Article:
The Sacramento Kings’ explosive offense is one of the NBA’s biggest surprises, but is it sustainable?

Can the Sacramento Kings beam into the playoffs for the first time since 2006?

This season, the kings began the tradition ignite a purple ray on the Golden One Center after each win. The beam has been working overtime lately. (Wednesday’s loss to the Atlanta Hawks in the second game of a straight game, however, ended Sacramento’s longest seven-game winning streak since 2005.)

Remarkably, there is reason to believe that the kings actually were something unhappier defensively than their 10-7 start under new head coach Mike Brown would suggest.

And while Sacramento can’t necessarily count on red-hot shooting and good health lasting all season, that’s reason to believe a strong start is no fluke.

Let’s dive deep into how the Kings assembled an offense that’s among the best in the league so far, the explanation for better results on defense than we’ve seen, and the odds for Sacramento overcoming its longest playoff drought in big American pro sports when the Seattle Mariners made the MLB postseason in October.

The Kings 2022-23 roster took shape at the close of last season when they sent promising guard Tyrese Haliburton to the Indiana Pacers, who brought back two-time All-Star Domantas Sabonis.

Although Haliburton’s strong play in Indiana showed why that trade was rife, even during those quarters, it’s now possible to discern Sacramento’s reasons. Fox — the Kings’ star point guard and highest-paid player — had been ineffective last season when he shared ball-handling duties with Haliburton.

The addition of veteran Sabonis as a pick-and-roll partner helped Fox get back on track. In 13 starts alongside Sabonis after the trade, Fox averaged 27.8 PPG and 6.2 APG, versus 21.9 and 5.4 in the 46 other games Fox played last season.

Sacramento’s off-season moves continued to put Fox in a position to succeed, surrounding him with powerful shots. The Kings drafted stretch-4 Keegan Murray with the No. 4 overall pick, and although Murray has slowed after a hot start from 3-point range, he’s still averaging 1.9 triples per game, ranking 29th among rookies in NBA history (minimum). 10 games) per Only two of the players before him, Kyle Kuzma and Lauri Markkanen, played primarily as power forwards or centers.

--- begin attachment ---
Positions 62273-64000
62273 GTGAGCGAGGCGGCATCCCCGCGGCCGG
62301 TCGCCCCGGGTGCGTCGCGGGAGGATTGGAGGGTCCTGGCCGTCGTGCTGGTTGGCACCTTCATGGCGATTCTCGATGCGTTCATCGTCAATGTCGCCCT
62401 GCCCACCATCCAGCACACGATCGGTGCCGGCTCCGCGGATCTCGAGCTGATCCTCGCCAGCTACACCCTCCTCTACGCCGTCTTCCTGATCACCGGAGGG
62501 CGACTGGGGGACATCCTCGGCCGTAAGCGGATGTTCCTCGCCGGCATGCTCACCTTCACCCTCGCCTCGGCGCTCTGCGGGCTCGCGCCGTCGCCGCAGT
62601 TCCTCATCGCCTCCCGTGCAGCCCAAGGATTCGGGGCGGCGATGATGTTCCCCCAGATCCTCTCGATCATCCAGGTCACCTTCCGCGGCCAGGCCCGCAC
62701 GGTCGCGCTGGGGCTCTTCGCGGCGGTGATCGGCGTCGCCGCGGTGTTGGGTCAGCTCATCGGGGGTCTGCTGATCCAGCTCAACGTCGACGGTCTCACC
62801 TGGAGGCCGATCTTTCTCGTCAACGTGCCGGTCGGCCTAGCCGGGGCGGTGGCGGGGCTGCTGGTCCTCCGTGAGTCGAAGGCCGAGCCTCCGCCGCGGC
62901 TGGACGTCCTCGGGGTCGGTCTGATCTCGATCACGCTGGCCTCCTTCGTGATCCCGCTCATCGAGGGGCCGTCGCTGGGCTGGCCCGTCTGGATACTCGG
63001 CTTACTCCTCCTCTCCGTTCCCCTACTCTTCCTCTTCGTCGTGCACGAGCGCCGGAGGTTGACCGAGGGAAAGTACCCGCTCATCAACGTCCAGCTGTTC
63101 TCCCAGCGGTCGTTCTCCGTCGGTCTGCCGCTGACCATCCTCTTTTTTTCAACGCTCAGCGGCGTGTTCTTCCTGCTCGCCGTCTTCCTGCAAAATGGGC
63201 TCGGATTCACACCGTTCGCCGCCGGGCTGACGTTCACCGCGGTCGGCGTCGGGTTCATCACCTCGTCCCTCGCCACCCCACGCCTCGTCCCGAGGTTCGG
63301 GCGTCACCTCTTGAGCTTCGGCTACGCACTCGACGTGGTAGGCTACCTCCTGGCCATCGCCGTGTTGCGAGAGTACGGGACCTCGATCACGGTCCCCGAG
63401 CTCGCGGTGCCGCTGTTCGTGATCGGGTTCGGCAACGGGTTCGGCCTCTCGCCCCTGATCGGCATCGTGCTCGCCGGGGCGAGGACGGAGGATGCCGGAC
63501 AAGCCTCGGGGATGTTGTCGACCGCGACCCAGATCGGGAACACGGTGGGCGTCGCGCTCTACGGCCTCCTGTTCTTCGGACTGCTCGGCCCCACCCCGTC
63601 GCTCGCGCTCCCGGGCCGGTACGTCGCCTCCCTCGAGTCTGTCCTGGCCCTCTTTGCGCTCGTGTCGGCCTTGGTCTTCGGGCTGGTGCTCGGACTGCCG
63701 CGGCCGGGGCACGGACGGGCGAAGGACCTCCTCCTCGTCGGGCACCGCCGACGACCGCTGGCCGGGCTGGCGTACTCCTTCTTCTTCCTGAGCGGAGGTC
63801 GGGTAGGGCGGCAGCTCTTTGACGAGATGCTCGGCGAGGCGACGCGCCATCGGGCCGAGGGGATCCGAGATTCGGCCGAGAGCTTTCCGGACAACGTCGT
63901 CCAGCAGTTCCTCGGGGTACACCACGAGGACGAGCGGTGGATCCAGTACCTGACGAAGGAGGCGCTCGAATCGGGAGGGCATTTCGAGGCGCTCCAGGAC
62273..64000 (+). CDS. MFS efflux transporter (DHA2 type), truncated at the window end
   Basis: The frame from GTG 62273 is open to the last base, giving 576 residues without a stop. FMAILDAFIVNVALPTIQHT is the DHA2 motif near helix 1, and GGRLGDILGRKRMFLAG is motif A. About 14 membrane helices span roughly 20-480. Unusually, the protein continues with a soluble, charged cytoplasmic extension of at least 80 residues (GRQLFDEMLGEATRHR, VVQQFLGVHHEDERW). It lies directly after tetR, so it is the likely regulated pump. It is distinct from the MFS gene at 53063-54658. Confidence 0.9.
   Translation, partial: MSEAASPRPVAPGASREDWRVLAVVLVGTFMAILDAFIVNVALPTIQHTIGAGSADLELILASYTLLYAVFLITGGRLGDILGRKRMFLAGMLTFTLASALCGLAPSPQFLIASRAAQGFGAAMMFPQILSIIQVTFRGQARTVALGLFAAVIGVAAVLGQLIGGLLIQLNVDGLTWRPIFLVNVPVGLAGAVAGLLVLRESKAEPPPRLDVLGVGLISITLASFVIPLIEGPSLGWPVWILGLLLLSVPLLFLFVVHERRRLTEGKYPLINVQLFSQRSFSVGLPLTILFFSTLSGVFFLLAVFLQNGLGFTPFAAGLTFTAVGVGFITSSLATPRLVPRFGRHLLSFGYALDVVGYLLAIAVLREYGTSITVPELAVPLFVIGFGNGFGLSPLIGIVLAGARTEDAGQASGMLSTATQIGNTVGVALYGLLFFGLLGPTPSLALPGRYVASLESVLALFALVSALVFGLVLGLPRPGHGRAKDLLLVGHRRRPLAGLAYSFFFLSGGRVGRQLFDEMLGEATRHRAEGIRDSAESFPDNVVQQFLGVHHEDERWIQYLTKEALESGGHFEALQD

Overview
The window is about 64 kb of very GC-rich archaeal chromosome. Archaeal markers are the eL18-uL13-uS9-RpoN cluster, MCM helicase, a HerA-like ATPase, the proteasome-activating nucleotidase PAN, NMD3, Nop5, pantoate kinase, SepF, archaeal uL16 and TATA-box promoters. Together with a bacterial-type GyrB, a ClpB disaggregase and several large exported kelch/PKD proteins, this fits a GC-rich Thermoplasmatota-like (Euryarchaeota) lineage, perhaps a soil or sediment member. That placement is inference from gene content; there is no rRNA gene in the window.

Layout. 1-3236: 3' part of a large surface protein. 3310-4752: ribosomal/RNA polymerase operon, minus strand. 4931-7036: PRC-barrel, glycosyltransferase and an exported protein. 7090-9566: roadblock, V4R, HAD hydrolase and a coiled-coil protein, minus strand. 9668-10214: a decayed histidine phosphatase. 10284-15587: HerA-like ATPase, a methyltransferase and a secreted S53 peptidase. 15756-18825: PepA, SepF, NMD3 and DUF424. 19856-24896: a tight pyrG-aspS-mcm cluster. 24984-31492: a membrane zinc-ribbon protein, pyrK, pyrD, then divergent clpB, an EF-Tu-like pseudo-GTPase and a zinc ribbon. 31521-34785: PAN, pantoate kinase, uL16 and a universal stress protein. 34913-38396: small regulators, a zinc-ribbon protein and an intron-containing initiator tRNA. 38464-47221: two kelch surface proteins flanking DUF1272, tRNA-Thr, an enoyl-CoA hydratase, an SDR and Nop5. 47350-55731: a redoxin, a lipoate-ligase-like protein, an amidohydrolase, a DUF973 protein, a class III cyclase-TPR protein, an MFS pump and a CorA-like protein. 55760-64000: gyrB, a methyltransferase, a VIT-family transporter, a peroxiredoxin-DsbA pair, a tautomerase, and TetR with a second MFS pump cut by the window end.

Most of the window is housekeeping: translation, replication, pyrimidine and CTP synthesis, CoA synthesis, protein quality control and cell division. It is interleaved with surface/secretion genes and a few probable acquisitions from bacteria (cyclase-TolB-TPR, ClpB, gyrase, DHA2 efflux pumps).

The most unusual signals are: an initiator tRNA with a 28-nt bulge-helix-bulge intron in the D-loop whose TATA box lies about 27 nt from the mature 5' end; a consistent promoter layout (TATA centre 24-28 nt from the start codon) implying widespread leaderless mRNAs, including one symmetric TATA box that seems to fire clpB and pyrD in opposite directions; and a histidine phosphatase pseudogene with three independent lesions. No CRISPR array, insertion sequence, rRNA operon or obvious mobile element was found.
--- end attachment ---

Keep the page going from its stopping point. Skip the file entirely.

Sacramento then aimed for Malik Monk in the free hand. Monk had shot 39% from 3-pointers for the past two seasons, and while he’s also cooled off this season (to 36%), he’s still averaging 2.0 triples.

The top shooter the Kings added was Kevin Huerter in a trade with Atlanta. Huerter was as good as any shooter not named Stephen Curry, hitting 3.6 3s per game (sixth) at 50% accuracy (fourth among qualified players).

Because Fox himself caught an uncharacteristically strong start of 3 (2.0 per game at 40% accuracy, up from 32% earlier in his career), Sacramento ranks 10th in the NBA on 3-point percentage and fifth Place in relation to brands.

This distance gave Fox and Sabonis freedom to damage the paint. Fox is making a career-high 60% of his 2-point attempts, having never hit better than 54% before, while Sabonis is at 61% — a little down from 62% last season.

Add it up and the Kings have gone back and forth with the Boston Celtics as the NBA’s most efficient offensive player, allowing them to overcome a bottom 10 defensive rating to date.

Sacramento is sneakily good on defense

While Sacramento’s roster movements were primarily offensive and shooting focused, Brown’s attitude was intended to appeal to the defensive end of the court. During Brown’s seven full seasons as head coach, his teams ranked in the top 10 defensively three times and were rated below league average only once (2013-14, his second stint with the Cleveland Cavaliers).